Reports from MLA 2020: Environmental Humanities Sessions

ASLE and the environmental humanities were well-represented at this year’s Modern Language Association meeting in Seattle. Two sessions were sponsored (or co-sponsored) by ASLE, and there were several others with a focus on environmental humanities and ecocritical topics. The following four sessions, reported on by ASLE members who participated in them, showcase the range of environmental topics discussed at the conference.

Revising Resilience: Literary Listening and Indigenous Perspectives
Report by Ned Schaumberg, Pacific Lutheran University

Lydia Heberling (U. of Washington, Seattle), Presider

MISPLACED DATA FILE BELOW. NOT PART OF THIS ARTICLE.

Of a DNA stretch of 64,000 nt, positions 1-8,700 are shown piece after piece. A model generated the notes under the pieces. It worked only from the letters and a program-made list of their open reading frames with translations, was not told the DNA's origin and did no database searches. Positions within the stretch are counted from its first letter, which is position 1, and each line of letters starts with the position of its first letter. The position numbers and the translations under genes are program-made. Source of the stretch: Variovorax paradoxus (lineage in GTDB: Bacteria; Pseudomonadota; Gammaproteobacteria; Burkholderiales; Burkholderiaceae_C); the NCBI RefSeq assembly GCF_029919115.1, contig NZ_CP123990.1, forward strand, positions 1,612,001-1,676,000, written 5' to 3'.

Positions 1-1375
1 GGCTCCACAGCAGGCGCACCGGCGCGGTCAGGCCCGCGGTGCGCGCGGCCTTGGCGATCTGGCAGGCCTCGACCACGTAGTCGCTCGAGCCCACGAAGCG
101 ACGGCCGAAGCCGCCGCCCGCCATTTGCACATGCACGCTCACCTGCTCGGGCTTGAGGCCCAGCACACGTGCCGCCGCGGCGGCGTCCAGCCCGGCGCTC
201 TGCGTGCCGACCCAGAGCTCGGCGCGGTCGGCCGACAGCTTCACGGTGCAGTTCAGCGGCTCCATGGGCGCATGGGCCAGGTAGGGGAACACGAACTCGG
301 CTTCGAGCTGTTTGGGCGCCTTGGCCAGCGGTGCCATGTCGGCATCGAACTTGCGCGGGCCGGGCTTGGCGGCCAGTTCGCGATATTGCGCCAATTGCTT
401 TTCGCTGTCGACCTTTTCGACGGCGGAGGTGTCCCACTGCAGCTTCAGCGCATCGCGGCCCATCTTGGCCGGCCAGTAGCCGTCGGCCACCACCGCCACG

Participants: Ned Schaumberg (Pacific Lutheran U.), Sage Gerson (U. of California, Santa Barbara), Jasmine Spencer (U. of Victoria), Alyssa Hunziker (Oklahoma State U.)

This ASLE-sponsored panel was organized and conceived to foreground ideas of “listening” to Indigenous texts, especially as they complicate the popular framework of resilience-based thinking in the environmental humanities. Unfortunately, one of the panelists was snowed in, but the loss of a linguistics perspective on the above issues was offset by the vibrant and collegial dialogue between audience and participants that ASLE is known for.